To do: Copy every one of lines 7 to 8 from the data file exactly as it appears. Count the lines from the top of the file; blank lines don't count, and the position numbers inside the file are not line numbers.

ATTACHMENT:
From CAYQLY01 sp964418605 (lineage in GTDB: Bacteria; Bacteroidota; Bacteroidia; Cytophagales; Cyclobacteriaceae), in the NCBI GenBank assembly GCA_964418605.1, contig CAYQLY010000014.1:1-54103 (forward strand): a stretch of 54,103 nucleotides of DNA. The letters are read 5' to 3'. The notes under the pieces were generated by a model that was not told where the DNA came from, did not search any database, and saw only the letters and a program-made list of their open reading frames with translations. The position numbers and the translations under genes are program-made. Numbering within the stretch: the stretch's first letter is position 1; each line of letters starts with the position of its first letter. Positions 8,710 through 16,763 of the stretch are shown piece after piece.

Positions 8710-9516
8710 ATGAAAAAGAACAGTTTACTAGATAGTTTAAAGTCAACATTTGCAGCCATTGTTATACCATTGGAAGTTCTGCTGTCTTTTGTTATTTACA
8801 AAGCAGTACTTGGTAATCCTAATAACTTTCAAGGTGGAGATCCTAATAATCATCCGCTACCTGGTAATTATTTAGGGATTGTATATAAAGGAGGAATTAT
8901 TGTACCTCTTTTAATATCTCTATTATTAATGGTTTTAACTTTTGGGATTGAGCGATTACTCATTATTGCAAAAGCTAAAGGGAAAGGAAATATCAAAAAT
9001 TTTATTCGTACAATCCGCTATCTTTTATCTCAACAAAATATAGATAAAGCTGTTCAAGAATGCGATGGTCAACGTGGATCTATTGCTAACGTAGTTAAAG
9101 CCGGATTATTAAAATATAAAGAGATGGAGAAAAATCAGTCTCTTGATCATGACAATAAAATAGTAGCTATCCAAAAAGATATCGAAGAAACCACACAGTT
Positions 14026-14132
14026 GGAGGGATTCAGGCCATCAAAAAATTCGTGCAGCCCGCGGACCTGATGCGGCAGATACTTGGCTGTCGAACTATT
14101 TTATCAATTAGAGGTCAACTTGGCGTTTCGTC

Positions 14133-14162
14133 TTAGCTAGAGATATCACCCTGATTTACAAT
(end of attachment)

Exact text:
9101 CCGGATTATTAAAATATAAAGAGATGGAGAAAAATCAGTCTCTTGATCATGACAATAAAATAGTAGCTATCCAAAAAGATATCGAAGAAACCACACAGTT
Positions 14026-14132